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April 28, 2016

Pitt junior wins Truman scholarship

Pitt junior Lia Petrose has been awarded a 2016 Harry S. Truman Scholarship. She is Pitt’s 12th Truman Scholar and the University’s first winner since 2008.

The merit-based federal scholarship awards $30,000 to outstanding college juniors for graduate school and professional development pursuits in preparation for a career in public service leadership.

Petrose is among 54 winners from 47 U.S. colleges and universities. Students were chosen based on their records of leadership, public service and academic achievement.

The Truman Foundation panel selected 197 finalists from 130 institutions out of an initial pool of 775 candidates from 305 institutions.

Among the finalists were three Pitt students: Petrose, Sage Lincoln and Marcus Robinson.

Petrose, of Laurel, Maryland, is pursuing a Bachelor of Philosophy degree through the University Honors College and the Dietrich School of Arts and Sciences, majoring in economics, neuroscience and international and area studies. Her studies focus on health economics and macro-level health policy.

University Honors College Dean Edward M. Stricker commented: “When I think of the core values of the University Honors College — academic attainment, intellectual curiosity and social consciousness — I think of Lia Petrose. She is a remarkable person who has a clear vision of her life’s goals as well as the drive, intellect and resolve needed to fulfill them.

“Lia’s selection as a Truman Scholar speaks to her distinguished academic record and her dedication to the greater good of humanity. It has been a great pleasure for me to witness her personal growth over the past three years.”

This fall Petrose plans to study abroad at Jesus College, a constituent college of the University of Cambridge, in the United Kingdom.

She expects to graduate from Pitt in August 2017.

After graduation, she plans to pursue a dual career in medicine and health policy. She hopes to devote her career to creating sustainable health care systems for underserved populations in the United States and sub-Saharan Africa.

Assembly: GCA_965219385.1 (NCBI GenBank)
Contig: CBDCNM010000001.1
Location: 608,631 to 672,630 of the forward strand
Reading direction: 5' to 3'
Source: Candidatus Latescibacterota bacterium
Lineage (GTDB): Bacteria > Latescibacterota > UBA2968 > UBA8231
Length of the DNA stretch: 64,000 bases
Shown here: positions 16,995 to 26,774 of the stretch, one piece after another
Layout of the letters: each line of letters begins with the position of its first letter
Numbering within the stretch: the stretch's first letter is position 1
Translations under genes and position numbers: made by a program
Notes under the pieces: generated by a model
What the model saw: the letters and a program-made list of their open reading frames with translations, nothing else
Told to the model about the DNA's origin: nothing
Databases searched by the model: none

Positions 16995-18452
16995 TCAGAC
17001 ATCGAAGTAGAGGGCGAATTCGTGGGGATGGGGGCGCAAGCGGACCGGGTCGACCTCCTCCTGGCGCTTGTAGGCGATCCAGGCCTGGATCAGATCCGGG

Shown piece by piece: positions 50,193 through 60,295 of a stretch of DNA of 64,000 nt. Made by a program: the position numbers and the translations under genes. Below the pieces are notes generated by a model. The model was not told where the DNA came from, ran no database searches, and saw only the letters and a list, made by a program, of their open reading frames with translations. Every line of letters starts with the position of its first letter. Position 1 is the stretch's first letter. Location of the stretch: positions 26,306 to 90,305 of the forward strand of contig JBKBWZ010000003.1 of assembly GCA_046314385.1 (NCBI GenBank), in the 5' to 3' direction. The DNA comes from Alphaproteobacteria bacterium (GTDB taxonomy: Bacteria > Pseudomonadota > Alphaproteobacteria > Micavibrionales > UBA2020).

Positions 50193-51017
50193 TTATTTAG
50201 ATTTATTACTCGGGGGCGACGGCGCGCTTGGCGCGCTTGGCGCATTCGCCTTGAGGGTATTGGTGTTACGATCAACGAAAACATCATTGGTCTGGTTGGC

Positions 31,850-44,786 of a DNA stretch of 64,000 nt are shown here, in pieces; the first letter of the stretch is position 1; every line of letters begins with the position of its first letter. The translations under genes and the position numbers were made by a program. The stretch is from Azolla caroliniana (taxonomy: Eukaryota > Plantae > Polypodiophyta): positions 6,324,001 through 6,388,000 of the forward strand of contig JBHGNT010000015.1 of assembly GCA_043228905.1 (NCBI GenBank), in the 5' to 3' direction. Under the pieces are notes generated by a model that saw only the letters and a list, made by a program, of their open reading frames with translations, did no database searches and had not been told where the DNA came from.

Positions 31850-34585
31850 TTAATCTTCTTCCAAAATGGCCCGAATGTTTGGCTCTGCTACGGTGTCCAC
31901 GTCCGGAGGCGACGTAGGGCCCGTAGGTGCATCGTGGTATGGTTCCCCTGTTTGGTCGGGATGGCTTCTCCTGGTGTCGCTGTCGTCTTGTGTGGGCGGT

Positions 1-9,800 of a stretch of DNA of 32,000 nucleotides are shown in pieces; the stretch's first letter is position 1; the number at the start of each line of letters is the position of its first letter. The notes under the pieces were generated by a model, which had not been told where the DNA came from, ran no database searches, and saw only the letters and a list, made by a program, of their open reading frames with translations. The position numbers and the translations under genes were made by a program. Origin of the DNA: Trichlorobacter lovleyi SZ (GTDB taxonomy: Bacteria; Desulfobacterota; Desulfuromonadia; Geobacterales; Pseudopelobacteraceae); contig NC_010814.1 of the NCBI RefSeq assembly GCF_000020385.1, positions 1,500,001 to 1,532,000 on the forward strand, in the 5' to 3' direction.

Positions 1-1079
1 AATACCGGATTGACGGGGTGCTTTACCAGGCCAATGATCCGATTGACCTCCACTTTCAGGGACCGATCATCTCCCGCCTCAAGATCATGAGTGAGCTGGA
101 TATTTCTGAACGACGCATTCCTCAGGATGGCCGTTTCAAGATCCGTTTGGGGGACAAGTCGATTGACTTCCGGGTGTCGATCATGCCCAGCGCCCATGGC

As an undergraduate researcher, Petrose is involved in Parkinson’s disease research in the biological sciences lab of John M. Rosenberg.

She also has conducted research in Malawi on the cost-effectiveness of health information management systems and has been a student researcher at the Johns Hopkins School of Medicine, where she used cutting-edge technology to identify risk factors of cardiovascular disease.

She has authored publications in the Journal of Cardiovascular Magnetic Resonance and the American Journal of Tropical Medicine and Hygiene.

Petrose recently completed a term on the Student Government Board.

She is a member of the University Honors College’s Dean’s Advisory Board and is a University Honors College ambassador.

She serves on the Provost’s committee for the Year of the Humanities, the Board of Trustee’s academic affairs committee and the chancellor’s strategic planning working group for educational excellence.

Congress established the Harry S. Truman Scholarship Foundation in 1975 to commemorate the legacy of the 33rd U.S. president.

Awardees will be honored in a ceremony on May 29 at the Harry S. Truman Library and Museum in Independence, Missouri.

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